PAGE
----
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Growth

Strikes cause South Africa's economy to contract

South Africa's recovery from the global recession is faltering, economic data showed Tuesday. Africa's most advanced economy is languishing under low output from its strike-hit mining sector and a drop in manufacturing.

South Africa has logged its worst economic performance in five years as low output from its strike-hit mining sector caused a 0.6 percent contraction in the first three months of the year, official data showed Tuesday.

The unexpected reversal in Africa's most advanced economy came amid a protracted and costly strike in the country's platinum mining sector. #vThat strike#is now in its fifth month and has driven a 24.7 percent quarter-on-quarter decline in mining output - the biggest quarterly contraction in nearly 50 years.

"This makes for grim reading," said Razia Khan, the regional head of research for Standard Chartered Bank in Africa.

Slow recovery

Union tells SA strikers to 'stay strong'

South Africa has been at pains to recover from the global recession since it hit five years ago. With unemployment topping 25 percent and inflation rising, trouble in the country's mining sector and a drop in manufacturing could tarnish confidence in the overall economy.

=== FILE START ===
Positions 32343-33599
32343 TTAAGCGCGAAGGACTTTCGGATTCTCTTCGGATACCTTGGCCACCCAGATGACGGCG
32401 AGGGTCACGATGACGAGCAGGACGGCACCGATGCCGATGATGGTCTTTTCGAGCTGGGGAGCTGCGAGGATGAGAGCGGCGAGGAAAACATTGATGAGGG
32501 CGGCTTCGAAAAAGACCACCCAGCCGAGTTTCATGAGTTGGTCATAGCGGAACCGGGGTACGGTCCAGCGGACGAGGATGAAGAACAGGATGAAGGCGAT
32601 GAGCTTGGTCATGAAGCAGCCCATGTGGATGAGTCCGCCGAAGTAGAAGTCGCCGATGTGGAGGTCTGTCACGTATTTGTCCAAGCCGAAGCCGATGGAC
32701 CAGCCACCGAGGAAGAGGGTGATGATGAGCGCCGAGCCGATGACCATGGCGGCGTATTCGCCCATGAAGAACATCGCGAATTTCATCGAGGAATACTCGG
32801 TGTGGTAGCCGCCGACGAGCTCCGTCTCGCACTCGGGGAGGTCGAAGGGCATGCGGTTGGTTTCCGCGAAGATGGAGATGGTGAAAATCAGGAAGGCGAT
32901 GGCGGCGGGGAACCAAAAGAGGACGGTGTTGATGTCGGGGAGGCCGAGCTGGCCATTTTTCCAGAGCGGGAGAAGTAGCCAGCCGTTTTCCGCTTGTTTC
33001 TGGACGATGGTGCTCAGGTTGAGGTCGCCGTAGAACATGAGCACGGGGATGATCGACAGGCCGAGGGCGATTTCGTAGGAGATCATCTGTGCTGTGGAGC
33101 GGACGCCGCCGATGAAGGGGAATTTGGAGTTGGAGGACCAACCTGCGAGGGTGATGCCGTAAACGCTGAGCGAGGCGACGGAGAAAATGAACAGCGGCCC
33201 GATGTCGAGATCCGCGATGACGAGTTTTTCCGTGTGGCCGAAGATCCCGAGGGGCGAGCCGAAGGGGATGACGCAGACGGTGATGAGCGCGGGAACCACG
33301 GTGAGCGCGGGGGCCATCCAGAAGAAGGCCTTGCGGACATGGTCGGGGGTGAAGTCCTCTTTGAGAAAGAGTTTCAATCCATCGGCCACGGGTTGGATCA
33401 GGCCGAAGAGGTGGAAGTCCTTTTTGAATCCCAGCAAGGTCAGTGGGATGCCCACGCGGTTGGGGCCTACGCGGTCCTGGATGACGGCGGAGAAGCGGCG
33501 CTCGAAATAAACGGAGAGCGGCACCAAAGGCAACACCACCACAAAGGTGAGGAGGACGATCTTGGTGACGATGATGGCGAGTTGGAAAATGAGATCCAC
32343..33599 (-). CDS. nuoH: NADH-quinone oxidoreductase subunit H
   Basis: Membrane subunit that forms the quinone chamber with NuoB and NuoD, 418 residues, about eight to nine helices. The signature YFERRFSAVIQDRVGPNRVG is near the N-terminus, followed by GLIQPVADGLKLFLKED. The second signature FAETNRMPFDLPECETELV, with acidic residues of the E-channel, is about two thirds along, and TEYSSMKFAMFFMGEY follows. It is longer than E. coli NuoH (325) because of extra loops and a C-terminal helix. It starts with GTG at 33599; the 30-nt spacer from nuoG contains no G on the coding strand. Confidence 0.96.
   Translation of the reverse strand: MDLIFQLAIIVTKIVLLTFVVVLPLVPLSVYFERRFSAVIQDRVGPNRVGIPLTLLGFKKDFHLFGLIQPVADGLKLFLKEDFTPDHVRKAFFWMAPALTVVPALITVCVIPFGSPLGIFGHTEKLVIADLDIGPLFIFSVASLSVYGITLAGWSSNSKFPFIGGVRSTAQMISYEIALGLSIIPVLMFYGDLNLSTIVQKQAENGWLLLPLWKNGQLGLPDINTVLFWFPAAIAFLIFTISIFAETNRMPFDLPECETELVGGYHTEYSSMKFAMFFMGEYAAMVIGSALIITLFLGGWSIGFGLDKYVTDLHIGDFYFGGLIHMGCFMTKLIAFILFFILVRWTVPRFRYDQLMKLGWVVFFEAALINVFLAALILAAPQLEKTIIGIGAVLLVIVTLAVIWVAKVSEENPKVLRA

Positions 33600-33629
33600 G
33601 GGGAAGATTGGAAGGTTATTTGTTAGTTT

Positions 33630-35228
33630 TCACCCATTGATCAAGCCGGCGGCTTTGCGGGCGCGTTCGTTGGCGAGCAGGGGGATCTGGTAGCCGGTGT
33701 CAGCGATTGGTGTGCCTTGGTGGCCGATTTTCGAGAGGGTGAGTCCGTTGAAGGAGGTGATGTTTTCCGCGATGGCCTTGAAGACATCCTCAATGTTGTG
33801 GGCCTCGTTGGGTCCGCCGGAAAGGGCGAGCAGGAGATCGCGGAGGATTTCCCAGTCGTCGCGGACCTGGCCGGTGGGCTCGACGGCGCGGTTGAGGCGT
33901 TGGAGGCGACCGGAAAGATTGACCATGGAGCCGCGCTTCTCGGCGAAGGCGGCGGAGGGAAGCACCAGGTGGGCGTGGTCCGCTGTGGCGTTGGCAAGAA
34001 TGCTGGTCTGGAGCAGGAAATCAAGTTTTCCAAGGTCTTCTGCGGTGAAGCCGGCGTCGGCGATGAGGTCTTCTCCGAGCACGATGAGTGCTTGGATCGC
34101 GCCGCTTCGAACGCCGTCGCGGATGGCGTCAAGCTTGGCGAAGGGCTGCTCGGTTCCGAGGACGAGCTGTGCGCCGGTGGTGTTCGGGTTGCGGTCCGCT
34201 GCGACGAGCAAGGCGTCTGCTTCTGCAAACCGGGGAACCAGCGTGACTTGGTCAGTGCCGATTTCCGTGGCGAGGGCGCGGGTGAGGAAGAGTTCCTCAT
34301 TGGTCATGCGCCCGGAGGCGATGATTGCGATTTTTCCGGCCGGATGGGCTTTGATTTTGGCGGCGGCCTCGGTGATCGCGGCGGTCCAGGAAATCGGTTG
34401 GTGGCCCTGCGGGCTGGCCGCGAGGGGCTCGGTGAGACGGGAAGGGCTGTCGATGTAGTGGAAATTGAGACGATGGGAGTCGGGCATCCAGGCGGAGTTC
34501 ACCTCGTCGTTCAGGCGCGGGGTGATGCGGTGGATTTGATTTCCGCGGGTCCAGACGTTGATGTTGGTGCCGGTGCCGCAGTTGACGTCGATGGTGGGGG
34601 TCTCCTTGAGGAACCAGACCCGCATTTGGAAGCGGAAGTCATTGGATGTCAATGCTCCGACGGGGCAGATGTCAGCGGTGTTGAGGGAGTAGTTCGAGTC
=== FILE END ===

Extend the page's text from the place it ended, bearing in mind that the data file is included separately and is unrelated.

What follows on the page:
"The weakness mainly came from a sharp plunge in mining production," analysts at Nedbank said. "But the economy's fragility was on display in most other sectors too.

The rand fell nearly 1 percent against the dollar upon the release of Tuesday's data.

Tough times ahead

If South Africa's economy continues to underperform it could scuttle attempts by the new finance minister, Nhlanhla Nene, to get the country's finances in order amid threats of a credit rating downgrade.

Nene, whose first day on the job was also Tuesday, is South Africa's first black finance minister.He has been tasked with overseeing major social and economic reforms by the freshly elected president, Jacob Zuma.

Khan, the bank researcher, said the contraction made these reforms "even more of an imperative."

"In their absence, growth might continue to languish at these weak levels," he said.

cjc/kpc (AFP, Reuters)

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